President Biden thought he had worked out a framework for a nearly $2 trillion climate change and safety net bill, but House progressives are so unhappy with it that they’re withholding support for the related hard infrastructure bill. (New York Times)
Kids are three times more likely to be killed by drivers on Halloween than any other day. Better street design and lower speed limits, among other reforms, would help. (City Lab)
Former Transportation Secretary Anthony Foxx is stepping down as Lyft’s chief policy officer. (Politico)
San Diego is considering making transit fare-free by 2030, as well as a vehicle miles driven tax to raise revenue. (Union-Tribune)
San Francisco supervisors rejected a housing development that would’ve been located on a parking lot next to a transit station. (SFGate)
A new report recommends dividing NJ Transit into two agencies because it’s biased toward North Jersey commuters. (Philly Voice)
The Colorado DOT and Regional Transportation District have resolved a dispute over $34 million in federal transit funding. (Colorado Public Radio)
The Loop Trolley in St. Louis is still dead after a regional council rejected a federal grant to restart it. (St. Louis Public Radio)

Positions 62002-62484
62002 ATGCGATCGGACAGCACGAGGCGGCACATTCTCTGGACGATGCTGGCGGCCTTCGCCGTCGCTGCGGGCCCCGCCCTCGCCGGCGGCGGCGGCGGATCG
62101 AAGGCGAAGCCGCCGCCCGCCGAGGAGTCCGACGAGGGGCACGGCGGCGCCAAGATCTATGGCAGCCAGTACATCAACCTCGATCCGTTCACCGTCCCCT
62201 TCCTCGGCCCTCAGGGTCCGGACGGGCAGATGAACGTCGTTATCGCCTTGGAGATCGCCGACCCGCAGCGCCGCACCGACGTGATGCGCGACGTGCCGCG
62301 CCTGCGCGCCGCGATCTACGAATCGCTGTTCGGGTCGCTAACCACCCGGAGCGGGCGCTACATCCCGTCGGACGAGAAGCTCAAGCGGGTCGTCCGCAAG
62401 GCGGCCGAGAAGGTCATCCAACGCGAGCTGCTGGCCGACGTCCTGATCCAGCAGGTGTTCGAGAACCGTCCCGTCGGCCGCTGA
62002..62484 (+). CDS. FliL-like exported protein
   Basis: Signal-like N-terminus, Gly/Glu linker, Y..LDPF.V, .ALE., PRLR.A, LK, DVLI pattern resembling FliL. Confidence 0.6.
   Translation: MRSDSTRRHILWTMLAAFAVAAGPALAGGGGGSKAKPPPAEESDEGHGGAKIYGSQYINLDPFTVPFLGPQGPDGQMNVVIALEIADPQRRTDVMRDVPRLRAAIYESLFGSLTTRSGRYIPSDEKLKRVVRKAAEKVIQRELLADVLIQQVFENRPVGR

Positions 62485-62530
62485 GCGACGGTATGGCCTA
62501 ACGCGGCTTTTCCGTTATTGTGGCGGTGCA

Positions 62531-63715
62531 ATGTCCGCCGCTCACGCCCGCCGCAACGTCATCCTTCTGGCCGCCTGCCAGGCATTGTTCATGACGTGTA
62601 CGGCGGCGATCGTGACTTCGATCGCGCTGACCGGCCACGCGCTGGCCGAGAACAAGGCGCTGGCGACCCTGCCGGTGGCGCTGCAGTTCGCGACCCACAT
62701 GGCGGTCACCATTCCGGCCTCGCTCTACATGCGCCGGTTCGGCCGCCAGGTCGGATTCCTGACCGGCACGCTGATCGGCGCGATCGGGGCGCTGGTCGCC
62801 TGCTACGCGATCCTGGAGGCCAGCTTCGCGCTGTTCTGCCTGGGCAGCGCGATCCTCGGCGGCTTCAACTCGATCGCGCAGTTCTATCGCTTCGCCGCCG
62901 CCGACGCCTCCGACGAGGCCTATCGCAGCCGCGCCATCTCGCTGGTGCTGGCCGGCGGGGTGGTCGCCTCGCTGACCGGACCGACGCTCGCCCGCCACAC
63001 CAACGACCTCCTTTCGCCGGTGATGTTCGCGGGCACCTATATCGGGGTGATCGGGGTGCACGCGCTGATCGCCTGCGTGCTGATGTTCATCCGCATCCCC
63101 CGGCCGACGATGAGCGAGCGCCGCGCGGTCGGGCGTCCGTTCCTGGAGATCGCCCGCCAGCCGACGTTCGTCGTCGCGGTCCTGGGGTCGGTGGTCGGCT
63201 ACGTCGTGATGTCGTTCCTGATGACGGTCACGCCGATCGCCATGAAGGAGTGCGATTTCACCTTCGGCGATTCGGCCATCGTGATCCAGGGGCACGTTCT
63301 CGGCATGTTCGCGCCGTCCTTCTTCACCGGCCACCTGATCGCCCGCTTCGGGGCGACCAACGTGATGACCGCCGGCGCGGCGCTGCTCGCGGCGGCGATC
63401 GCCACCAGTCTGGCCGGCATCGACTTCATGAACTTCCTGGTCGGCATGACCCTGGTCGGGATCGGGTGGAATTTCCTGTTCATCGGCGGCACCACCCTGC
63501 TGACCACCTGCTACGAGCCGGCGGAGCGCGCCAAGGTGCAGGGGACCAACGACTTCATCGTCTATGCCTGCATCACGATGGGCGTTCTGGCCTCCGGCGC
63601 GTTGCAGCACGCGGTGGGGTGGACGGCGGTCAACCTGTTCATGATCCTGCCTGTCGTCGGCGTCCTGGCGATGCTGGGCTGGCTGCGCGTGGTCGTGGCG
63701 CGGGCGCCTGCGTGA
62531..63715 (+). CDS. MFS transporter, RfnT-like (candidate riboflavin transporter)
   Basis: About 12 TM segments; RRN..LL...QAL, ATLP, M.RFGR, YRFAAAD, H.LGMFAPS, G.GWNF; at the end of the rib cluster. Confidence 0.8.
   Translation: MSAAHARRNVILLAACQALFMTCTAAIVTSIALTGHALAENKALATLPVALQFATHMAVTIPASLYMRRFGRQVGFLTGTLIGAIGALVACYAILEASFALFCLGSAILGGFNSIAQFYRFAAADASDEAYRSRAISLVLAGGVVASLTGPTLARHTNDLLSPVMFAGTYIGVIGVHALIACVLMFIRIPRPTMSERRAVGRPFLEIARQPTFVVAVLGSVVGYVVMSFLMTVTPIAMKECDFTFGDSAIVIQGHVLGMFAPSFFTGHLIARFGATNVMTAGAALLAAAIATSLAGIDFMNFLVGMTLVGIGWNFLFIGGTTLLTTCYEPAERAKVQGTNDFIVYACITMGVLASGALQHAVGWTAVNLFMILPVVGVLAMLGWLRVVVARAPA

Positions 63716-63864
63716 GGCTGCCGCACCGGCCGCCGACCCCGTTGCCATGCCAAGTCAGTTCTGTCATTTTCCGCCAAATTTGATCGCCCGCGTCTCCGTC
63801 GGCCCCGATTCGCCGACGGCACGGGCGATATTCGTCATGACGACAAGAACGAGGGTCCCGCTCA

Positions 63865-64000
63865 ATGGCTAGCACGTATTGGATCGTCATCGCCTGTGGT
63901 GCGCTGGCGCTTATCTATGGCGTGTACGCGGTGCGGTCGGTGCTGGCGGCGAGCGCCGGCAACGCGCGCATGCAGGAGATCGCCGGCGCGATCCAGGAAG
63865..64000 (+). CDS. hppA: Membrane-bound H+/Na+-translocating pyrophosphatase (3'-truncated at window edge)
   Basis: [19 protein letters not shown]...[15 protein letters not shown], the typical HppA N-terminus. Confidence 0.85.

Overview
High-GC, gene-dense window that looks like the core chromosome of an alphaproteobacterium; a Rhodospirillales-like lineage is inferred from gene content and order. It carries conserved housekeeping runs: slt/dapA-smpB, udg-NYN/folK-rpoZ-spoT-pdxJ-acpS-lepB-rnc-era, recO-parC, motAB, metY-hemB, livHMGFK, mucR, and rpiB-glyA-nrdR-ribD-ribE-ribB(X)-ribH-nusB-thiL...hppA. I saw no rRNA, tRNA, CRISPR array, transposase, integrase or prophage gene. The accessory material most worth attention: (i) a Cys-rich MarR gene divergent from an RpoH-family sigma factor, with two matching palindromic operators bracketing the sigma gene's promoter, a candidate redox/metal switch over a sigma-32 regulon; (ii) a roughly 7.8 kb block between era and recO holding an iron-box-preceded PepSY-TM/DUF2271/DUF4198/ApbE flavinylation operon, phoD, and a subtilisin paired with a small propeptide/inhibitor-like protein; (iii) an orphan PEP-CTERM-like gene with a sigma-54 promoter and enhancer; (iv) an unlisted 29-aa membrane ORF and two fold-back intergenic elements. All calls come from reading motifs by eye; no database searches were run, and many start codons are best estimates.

Ridership on Charlotte’s new streetcar isn’t meeting expectations because so many people are still working from home (WFAE). In other news, the city is working on a marketing plan to overcome suburban opposition to regional transit (WBTV)
The private South Florida railroad Brightline introduced a shuttle or ride-hailing service that will pick you up and take you to the station. (Mass Transit)
Finally, don’t forget to cast your vote in Streetsblog‘s “America’s Most Toxic Car Ad” contest.
Congress was forced to delay a vote on a bill that would have reauthorized the nation's major transportation programs last night, missing a critical midnight deadline and throwing the future of sustainable transport advocates' priorities into doubt.
For several weeks last fall, as members of the House infrastructure committee pushed for passage of a new six-year federal transportation bill as a strategy to rouse the economy from recession, a proposal to pay for the legislation with a small tax on oil futures trades attracted a healthy crop of Democratic cosponsors and some […]
Mitch McConnell just accidentally created a lot of new fans for a Democratic infrastructure bill. The Senate majority leader reacted to the news that the House had passed a massive new infrastructure act by calling it “a thousand-page cousin of the Green New Deal, masquerading as a highway bill” — providing an inadvertently helpful reframing […]